The sheet forming spring 14 is indented at both ends of the large side of the oval, to form cut out portions 14 b intended to accommodate fingers 28 c. It is bent or folded so as to have a shape inscribed on a geometrical surface generating line by a generator parallel to longitudinal axis B-B, with a concave face 14 c and a convex face 14 d.
In the embodiment shown in the drawings, the spring has the general shape of a roof which has two plane walls connected to each other by a rounded portion, thus forming a substantially V-shaped cross section. It should be noted that the spring has a rotational symmetry around axis A-A, as well as symmetry with respect to its median longitudinal plane passing through the axes A-A and B-B.
Spring element 14 is arranged in recess 24, so that stem 26 passes through it via orifice 14 a when it is engaged in hole 22 and so that its concave face 14 c abuts against head 28, on at least a pair of support zones 36 located in proximity to the ends of its oval shape, while its convex face 14 d abuts against central portion 24 c of the support via at least a median zone 28 in proximity to the push-button stem. Spring element 14 is positioned relative to push-button 12 via the engaging of fingers 28 c in cut out portions 14 b, so that it does not rub against lateral wall 24 a.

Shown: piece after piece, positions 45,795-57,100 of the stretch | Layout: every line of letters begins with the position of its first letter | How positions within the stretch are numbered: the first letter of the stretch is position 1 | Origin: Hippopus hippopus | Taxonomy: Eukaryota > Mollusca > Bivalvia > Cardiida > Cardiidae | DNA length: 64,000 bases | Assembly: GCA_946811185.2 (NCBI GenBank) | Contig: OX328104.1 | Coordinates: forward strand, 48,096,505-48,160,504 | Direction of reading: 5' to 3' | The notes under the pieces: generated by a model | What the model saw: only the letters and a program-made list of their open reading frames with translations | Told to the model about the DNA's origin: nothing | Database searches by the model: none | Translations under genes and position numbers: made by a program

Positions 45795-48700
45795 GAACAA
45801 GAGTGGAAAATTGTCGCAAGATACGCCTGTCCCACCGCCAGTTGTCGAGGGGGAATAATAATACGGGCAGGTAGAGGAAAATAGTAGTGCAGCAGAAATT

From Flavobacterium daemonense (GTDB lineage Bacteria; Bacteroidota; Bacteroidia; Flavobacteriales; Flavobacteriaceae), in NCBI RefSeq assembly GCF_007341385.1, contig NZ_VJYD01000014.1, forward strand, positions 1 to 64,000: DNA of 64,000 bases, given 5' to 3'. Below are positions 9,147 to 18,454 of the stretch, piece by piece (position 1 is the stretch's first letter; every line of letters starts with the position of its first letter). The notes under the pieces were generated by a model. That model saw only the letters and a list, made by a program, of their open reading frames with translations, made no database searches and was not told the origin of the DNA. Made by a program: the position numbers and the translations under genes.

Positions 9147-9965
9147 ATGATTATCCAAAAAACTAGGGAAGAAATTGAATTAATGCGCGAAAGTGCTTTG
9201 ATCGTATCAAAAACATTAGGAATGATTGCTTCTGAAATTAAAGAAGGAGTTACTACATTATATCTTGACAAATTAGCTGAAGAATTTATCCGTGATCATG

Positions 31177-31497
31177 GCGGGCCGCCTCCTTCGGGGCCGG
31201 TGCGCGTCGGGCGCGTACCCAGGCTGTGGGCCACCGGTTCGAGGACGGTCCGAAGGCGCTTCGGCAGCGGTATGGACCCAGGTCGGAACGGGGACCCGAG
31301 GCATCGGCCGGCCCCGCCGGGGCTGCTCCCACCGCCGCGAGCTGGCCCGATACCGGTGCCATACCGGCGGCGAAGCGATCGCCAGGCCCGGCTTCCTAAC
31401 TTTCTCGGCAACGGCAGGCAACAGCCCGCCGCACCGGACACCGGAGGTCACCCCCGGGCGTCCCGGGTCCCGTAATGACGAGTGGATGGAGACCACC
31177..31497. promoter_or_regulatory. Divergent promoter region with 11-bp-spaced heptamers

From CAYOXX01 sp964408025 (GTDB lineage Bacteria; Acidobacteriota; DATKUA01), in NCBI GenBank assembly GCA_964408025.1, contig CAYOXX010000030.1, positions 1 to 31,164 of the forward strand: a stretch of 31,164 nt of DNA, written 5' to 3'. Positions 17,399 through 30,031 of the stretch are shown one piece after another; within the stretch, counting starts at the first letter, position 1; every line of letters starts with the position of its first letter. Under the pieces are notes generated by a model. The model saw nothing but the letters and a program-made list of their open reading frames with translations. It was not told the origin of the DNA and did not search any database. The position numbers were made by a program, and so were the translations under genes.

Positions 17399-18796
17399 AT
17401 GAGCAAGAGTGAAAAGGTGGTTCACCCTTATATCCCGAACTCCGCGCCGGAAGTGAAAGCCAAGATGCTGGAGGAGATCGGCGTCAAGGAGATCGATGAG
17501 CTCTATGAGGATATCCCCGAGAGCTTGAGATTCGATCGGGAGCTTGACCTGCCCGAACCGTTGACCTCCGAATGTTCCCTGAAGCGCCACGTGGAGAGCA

In the example shown, the support zones of spring 14 against head 28 are located along the edges of cut out portions 14 b. In the initial position shown in FIG. 1, there are in fact two of these support zones 36 on either side of each cut out portion 14 b. The convex face of the central portion of spring 14 abuts against case 10 on two median zones 38 located on either side of orifice 14 a.
When the user of a watch fitted with a device as described above activates push-button 12, it exerts manual pressure on head 28 which tends to make stem 26 penetrate case 10. Head 28 abuts, in proximity to its fingers 28 c, against concave face 14 c of spring 14, more precisely on the two pairs of support zones 36 located at the ends of spring 14, whose median zones 38 abut against raised central portion 24 c of housing 24. The pressure thus generates a force which tends to deform spring 14.